Wednesday, January 1, 2014

Samms v. Eccles case brief

Samms v. Eccles case brief summary
358 P.2d 344 (1961)

CASE SYNOPSIS
In her tort action for intentional infliction of severe emotional distress, plaintiff appealed from a judgment of the trial court (Utah), which dismissed her complaint against defendant on the ground that it failed to state a cause of action.

CASE FACTS
Defendant engaged in a pattern of sexual harassment against plaintiff, calling her repeatedly and urging her to have sexual relations with him. Charging that his proposals were insulting, indecent, and obscene, she filed an action for intentional infliction of severe emotional distress.

PROCEDURAL HISTORY
The trial court dismissed her complaint for failure to state a claim on which relief was granted.

DISCUSSION

  • The court reversed the judgment, 
  • The actions also were required to be outrageous, intolerable, and an offense against generally accepted standards of decency and morality. 
  • The court found that plaintiff's complaint met the test. 
  • The circumstances described in her complaint were aggravated and were beyond the usual circumstances of sexual solicitation, which were not actionable even if offensive.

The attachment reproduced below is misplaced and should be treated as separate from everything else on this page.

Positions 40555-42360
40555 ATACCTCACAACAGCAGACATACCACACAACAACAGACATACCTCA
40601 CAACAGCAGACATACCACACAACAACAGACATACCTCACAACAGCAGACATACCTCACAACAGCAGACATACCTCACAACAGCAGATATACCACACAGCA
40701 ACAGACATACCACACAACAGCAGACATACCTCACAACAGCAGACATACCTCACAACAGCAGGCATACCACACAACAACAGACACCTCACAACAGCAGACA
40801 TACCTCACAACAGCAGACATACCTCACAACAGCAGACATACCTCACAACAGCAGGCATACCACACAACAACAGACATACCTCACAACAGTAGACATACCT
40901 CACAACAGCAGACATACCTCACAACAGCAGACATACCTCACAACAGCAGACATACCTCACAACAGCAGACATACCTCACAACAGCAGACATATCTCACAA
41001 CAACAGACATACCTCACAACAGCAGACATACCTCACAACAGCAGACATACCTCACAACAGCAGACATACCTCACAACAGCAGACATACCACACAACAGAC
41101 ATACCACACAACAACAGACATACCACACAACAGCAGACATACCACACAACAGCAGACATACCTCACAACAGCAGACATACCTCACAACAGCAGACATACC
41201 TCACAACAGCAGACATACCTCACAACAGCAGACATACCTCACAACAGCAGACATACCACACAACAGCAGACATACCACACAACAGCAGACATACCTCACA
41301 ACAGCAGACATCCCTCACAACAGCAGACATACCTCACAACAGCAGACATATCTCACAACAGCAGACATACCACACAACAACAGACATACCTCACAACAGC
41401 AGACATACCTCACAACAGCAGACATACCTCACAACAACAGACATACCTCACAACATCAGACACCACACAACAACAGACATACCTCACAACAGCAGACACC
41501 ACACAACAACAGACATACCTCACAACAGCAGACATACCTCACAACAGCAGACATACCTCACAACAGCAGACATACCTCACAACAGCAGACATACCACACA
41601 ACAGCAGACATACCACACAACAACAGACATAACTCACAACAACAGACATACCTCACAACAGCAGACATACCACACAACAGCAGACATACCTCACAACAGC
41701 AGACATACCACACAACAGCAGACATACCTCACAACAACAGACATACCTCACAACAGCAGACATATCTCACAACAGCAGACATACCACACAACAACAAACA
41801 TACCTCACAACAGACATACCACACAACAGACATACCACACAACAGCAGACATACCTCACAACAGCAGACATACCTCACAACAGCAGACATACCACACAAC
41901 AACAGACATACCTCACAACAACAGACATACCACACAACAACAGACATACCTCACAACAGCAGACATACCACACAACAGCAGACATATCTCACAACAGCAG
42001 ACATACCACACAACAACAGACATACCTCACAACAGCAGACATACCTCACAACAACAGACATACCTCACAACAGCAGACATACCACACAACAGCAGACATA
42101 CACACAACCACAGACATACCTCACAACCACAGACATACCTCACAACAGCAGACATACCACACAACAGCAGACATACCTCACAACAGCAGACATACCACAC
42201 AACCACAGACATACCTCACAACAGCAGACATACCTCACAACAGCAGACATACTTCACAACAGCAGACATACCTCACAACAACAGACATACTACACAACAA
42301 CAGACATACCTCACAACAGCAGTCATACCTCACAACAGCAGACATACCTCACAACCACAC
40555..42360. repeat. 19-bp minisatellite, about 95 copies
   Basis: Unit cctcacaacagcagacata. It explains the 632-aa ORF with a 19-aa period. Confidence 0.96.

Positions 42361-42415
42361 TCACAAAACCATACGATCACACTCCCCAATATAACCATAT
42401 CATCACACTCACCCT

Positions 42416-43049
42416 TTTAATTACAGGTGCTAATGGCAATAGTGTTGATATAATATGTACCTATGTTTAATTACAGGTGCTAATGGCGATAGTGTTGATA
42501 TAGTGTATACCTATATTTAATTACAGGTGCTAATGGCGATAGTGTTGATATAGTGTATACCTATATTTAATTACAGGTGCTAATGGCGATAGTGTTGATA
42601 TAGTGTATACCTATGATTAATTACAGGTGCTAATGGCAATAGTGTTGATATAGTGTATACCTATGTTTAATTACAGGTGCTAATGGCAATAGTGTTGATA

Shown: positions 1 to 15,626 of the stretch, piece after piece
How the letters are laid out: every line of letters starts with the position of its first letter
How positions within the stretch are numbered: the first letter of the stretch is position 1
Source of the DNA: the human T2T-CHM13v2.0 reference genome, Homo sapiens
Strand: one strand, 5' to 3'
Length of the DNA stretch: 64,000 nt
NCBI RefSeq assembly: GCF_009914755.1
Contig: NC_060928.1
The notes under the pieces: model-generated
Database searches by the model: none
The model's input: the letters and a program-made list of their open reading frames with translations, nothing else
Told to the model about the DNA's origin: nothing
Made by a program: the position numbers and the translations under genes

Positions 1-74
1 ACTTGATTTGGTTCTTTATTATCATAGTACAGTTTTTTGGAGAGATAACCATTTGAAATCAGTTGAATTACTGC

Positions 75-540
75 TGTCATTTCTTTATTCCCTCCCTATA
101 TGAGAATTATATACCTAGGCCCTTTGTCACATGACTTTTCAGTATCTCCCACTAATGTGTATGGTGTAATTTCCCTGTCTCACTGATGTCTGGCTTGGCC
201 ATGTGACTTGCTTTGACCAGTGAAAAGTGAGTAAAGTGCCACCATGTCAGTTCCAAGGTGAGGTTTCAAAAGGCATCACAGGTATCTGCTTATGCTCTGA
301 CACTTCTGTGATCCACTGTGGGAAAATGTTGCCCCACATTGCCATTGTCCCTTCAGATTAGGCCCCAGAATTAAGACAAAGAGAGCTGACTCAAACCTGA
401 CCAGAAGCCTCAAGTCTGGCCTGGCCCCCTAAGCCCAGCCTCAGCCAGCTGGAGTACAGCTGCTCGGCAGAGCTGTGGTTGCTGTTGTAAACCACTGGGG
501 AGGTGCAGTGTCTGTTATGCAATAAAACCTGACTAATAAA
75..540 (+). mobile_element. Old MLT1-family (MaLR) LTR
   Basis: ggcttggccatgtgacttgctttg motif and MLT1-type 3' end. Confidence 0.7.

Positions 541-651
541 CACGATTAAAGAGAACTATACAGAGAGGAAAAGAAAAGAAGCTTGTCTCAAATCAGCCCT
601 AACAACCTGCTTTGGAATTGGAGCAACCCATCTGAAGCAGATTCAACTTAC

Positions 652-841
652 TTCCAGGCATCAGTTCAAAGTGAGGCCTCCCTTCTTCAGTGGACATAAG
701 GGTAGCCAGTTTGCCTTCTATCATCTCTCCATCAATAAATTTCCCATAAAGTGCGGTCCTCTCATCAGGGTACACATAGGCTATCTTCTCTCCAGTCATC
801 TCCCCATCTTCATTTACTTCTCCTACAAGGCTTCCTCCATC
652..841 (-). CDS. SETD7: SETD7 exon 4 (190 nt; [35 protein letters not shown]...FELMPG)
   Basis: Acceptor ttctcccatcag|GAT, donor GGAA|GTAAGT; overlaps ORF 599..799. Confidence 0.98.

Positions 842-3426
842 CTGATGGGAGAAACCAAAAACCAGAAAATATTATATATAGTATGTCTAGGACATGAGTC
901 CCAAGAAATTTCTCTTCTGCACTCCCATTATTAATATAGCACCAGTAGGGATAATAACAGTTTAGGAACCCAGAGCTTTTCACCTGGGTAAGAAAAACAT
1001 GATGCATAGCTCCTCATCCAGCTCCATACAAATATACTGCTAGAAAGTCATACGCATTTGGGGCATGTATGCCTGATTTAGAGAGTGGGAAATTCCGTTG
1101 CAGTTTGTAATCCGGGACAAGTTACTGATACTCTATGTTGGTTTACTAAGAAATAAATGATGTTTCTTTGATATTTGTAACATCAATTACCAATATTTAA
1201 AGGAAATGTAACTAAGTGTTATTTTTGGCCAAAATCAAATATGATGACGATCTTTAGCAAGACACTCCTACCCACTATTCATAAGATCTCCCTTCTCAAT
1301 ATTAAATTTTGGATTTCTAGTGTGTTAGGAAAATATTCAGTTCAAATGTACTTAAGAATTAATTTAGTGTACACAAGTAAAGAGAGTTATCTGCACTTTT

• Accordingly, the court ruled that the trial court erred in dismissing the complaint.
RULES
  • An action existed for severe emotional distress, although not accompanied by bodily impact or physical injury, where the defendant intentionally engaged in some conduct 
  • (a) with the purpose of inflicting emotional distress, or 
  • (b) where any reasonable person knew that distress resulted from his conduct. 
CONCLUSION
The court reversed the judgment of the trial court, which had dismissed plaintiff's tort action for intentional infliction of severe emotional distress for failure to state a claim on which relief was granted.

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